It's a new year and a new day, as they
would say. So happy new year, but keep those fingers crossed.
We're going to need a little luck and
lots of determination if we are to get past our political setbacks of
yesteryear. First up is the question: Is our Election Day silver
lining abandoning us?
It's hard to say, but social
conservatives have been singing the praises of President-elect Barack
Obama's choice of Rev. Rick Warren to give the nation's prayer at his
inauguration. That does not bode well for our side, which has been
busy pointing out the inconsistencies of choosing the Saddleback
megachurch leader who likened gay marriage to polygamy and supported
California's gay marriage ban.
This week, more conservatives who have
denounced gay unions – several called grassroots protests against
California's gay marriage ban “mob intimidation” – joined the
chorus of praise for Obama. Franklin Graham, Tony Perkins and
William Kristol join Rick Warren, Pat Robertson, Douglas Kmiec and
Richard Cizik in their endorsement.
The praise from the right appears to
have overpowered our outrage, possibly giving Obama a political gain
– watch out for that bus!
The new year brings a new high-profile
gay mayor. On January 1, Sam Adams became the first openly gay mayor to run one of the 30 largest cities in the United States. He has
been Mayor-elect since he won a majority vote (59%) over several
opponents in a mail-only May primary.
Adams, a Democrat, was endorsed in his
bid by the Gay & Lesbian Victory Fund, a group committed to
increasing the number of openly GLBT elected officials at all levels
And a new gay marriage bill was introduced in New Hampshire this week. New Hampshire Representative
Jim Splaine's (Democrat) new bill amends the current civil unions law
Splaine, who is openly gay, is the
sponsor of the New Hampshire civil unions bill that passed in 2007.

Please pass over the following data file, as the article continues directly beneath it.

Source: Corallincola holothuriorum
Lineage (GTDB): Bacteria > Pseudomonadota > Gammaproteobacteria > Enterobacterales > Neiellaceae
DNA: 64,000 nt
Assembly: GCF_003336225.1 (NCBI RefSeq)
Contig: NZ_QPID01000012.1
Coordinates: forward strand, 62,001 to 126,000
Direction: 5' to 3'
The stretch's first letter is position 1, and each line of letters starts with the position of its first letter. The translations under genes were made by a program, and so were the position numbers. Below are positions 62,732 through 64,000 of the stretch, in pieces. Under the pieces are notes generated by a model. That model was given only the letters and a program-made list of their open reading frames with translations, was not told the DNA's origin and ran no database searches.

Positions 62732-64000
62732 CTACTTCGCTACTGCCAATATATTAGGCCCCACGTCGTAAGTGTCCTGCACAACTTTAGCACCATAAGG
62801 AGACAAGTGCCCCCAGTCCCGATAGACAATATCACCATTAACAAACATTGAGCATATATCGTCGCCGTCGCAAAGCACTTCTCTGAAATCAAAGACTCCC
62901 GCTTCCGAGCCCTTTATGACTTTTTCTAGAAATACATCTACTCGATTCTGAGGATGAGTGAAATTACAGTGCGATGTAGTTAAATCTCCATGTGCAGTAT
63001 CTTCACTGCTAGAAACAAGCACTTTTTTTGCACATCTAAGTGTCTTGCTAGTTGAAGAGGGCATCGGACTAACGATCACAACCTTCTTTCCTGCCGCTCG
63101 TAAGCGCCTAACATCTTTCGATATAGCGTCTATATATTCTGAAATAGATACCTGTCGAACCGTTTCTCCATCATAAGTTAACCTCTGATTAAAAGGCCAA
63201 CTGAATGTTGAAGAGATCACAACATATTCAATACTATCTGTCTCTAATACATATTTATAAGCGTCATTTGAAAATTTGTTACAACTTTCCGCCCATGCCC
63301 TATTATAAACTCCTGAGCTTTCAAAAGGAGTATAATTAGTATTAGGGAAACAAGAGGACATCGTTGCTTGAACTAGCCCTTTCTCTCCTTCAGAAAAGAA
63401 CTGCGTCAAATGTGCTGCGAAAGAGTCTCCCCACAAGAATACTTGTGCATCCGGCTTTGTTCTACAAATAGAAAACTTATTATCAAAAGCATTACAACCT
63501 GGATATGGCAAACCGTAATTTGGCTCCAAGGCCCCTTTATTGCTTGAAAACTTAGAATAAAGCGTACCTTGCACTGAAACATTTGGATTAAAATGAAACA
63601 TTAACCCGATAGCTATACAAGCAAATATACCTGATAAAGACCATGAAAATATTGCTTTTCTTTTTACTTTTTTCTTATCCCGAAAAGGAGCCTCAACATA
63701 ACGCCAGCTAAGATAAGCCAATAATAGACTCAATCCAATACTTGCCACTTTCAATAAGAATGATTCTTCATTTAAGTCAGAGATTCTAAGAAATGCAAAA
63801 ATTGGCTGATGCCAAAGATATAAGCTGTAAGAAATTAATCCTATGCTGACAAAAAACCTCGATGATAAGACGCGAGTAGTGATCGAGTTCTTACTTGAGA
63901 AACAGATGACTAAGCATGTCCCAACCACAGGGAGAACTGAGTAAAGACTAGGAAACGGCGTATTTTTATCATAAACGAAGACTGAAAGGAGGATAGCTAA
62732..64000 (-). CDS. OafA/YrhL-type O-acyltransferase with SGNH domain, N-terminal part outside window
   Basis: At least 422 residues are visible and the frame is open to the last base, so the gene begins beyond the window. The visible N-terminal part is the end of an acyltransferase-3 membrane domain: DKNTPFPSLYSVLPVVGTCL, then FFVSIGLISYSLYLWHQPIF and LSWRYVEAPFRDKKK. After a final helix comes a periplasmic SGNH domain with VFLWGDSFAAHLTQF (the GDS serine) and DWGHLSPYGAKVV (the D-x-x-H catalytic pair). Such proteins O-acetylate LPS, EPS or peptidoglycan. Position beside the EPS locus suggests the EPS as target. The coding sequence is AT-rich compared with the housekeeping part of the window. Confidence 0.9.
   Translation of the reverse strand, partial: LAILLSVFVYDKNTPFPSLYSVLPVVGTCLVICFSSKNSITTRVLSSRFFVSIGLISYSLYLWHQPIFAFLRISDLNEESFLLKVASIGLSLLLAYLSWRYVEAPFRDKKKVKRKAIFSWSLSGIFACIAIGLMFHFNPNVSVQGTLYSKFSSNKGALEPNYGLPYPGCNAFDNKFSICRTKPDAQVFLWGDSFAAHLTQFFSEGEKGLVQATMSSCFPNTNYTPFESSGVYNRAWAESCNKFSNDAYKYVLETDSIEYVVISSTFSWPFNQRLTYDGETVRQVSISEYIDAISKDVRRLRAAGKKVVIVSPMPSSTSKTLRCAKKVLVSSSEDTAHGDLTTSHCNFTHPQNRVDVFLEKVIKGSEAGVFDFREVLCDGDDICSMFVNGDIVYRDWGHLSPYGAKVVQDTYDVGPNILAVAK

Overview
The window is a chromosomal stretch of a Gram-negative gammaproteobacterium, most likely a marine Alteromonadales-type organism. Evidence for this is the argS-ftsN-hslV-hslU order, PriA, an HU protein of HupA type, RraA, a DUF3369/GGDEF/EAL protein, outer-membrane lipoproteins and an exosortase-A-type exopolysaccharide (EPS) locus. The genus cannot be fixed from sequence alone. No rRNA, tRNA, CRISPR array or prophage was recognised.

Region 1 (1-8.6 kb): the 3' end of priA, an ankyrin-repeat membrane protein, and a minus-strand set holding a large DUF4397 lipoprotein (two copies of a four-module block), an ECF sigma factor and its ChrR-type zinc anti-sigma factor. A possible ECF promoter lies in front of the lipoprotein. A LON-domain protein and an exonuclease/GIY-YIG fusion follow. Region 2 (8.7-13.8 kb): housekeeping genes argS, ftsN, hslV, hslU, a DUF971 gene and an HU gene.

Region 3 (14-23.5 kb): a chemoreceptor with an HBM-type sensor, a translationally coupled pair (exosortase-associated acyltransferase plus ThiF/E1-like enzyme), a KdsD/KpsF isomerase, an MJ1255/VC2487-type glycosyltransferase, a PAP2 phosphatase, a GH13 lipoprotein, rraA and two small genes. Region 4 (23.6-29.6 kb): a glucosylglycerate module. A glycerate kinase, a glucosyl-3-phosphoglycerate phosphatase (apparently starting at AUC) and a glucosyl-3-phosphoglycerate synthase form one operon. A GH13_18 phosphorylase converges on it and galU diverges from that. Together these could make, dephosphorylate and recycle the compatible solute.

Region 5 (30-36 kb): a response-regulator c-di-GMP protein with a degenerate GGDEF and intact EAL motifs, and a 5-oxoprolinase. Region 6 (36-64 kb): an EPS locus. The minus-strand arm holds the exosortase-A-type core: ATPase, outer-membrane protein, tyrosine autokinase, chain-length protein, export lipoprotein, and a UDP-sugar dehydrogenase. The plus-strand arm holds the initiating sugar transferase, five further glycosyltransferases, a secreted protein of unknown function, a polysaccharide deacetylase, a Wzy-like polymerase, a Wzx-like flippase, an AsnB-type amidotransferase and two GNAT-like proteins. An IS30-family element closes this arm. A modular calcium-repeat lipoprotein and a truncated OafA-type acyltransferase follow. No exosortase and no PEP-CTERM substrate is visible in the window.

But opponents of gay marriage in New
Hampshire have also announced plans to limit the influence of legal
gay marriages performed in states such as nearby Massachusetts and
State Rep. David Hess (Republican) says
he will introduce legislation that would repeal the part of the civil
unions bill that recognizes legal gay marriages performed elsewhere.
(Recognized as civil unions by the state.)
“Civil unions are not marriage, but a
legal concept generated in several states,” Hess said. “Same-sex
marriage is contrary to Christian traditions and every religious
concept of marriage between a man and a woman.”
“Same-sex marriage is an oxymoron,
because one of the primary functions of marriage is procreating,”
A similar argument is brewing in
Cleveland, where a newly-passed gay partner registry is facing possible repeal.
United Pastors in Mission, a group of
mostly black ministers led by president Rev. C. Jay Matthews of the
Mount Sinai Baptist Church and director Rev. Marvin McMickle of
Antioch Baptist Church, announced on Tuesday they would fight the
Cleveland's domestic partner registry
allows gay and straight couples to seek recognition of their union
from the city. Ohio passed one of the toughest gay marriage bans in
the country four years ago. To ensure that the registry does not run
afoul of the state's prohibition it lacks any force of law and
guarantees no protections whatsoever. Any benefits given to couples
would be strictly voluntary.
Over 70 cities and counties nationwide
offer gay domestic partner registries. Lawmakers in the Mormon
stronghold of Utah will take up the question next month.
Despite its limited use, the ministers
vowed to fight against it, calling its passage by city leaders an
attempt to circumvent the state's gay marriage ban.
“That lifestyle goes against God,”
Matthews told a Plain Dealer reporter.
It may be a different year, but haven't
we heard this chorus before?
And it was our own Gay Entertainment Report that brought me news of documentaries
that explore the real-life consequences of homophobia being screened at
the Palm Springs International Film Festival.
The Gay Slant is a weekly feature of On
Top Magazine. Walter Weeks is a writer for On Top and can be reached